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|Title:||Tracing paths: the social historical organization of mental illness in Ontario.|
|Keywords:||Mental health;Mental illness;Madness;Mad knowledge;Consumers;Survivors;Psychiatry;Ontario;Critical ethnography;Social history;Anti-psychiatry;Governmentality|
|Abstract:||This thesis employs a critical ethnographic and social historical lens to make visible the experiences of people from within Ontario’s mental health system. Social historical analysis of texts that governed Ontario’s psychiatric hospital system from the end of the nineteenth century to the present mental health system provide context to 30 ethnographic interviews with 15 people who identified as consumers/survivors and 15 people who identified as stakeholders or service provider/caregivers in northern Ontario. Contextualized from below and within and from the past to the present, this interrogation of the mental health and psychiatric system adds to the body of literature on mental illness by adding voices of knowledge and experiences of mental illness. It raises important questions about the shifting landscape of the mad subject. The thesis focuses in particular on the ways in which present mental health consumers, survivors, service/providers, caregivers and stakeholders navigate through the system. It concludes with a discussion of the absence and necessity of first person accounts of madness and the mental health system.|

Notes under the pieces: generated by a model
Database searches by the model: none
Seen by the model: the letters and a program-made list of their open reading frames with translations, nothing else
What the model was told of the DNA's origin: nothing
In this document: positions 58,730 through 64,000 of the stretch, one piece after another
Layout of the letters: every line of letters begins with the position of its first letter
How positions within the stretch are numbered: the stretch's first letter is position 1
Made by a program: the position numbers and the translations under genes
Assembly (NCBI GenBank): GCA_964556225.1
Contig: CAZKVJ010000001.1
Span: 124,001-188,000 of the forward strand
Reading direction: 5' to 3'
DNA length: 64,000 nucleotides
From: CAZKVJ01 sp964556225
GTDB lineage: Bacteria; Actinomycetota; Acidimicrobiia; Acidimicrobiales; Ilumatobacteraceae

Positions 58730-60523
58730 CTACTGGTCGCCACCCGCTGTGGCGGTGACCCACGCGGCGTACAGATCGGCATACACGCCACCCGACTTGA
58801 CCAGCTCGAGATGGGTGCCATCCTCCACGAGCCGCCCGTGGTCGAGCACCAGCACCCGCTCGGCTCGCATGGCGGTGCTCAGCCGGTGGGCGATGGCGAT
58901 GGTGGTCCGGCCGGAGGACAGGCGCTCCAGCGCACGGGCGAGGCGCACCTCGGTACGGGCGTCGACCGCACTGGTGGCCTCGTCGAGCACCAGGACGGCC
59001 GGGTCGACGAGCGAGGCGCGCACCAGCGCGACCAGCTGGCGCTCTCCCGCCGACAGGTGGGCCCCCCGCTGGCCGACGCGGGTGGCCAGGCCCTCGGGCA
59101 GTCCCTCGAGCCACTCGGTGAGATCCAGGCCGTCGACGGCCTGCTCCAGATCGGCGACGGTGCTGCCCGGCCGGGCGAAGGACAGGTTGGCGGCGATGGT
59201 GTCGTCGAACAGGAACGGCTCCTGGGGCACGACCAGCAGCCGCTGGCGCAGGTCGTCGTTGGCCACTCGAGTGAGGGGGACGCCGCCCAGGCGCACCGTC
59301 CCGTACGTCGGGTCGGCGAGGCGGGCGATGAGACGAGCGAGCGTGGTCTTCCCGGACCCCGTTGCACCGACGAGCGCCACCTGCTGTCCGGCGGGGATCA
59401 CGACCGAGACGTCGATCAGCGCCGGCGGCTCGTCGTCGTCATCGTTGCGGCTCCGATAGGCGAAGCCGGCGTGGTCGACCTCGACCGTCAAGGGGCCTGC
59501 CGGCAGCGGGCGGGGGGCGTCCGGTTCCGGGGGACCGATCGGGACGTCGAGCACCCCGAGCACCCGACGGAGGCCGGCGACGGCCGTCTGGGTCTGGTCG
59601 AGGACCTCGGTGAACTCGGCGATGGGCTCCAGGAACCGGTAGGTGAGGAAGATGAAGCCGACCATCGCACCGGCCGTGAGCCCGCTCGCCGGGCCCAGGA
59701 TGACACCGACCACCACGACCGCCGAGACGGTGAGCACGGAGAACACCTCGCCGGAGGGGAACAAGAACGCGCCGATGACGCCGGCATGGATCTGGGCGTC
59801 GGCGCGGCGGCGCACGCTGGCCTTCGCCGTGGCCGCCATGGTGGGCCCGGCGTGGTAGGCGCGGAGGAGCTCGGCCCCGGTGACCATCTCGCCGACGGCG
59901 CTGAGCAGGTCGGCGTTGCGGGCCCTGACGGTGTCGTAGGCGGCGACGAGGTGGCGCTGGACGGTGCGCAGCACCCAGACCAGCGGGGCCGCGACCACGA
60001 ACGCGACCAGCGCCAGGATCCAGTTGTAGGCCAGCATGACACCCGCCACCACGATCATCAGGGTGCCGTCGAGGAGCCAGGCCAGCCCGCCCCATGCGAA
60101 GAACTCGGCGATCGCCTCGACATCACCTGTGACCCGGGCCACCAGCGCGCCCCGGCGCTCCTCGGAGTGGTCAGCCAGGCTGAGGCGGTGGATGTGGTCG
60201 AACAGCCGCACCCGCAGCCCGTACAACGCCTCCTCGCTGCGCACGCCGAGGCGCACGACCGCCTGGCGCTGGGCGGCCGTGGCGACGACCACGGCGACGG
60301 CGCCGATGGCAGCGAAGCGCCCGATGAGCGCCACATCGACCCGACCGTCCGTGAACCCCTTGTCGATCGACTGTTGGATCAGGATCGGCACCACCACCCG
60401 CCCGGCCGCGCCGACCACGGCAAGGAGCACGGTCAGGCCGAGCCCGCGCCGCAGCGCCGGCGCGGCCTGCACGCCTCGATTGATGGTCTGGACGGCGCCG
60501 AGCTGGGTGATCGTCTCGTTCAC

|Appears in Collections:||Doctoral Theses|
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|M FergusonThesis 2016 Final.pdf||1.34 MB||Adobe PDF|
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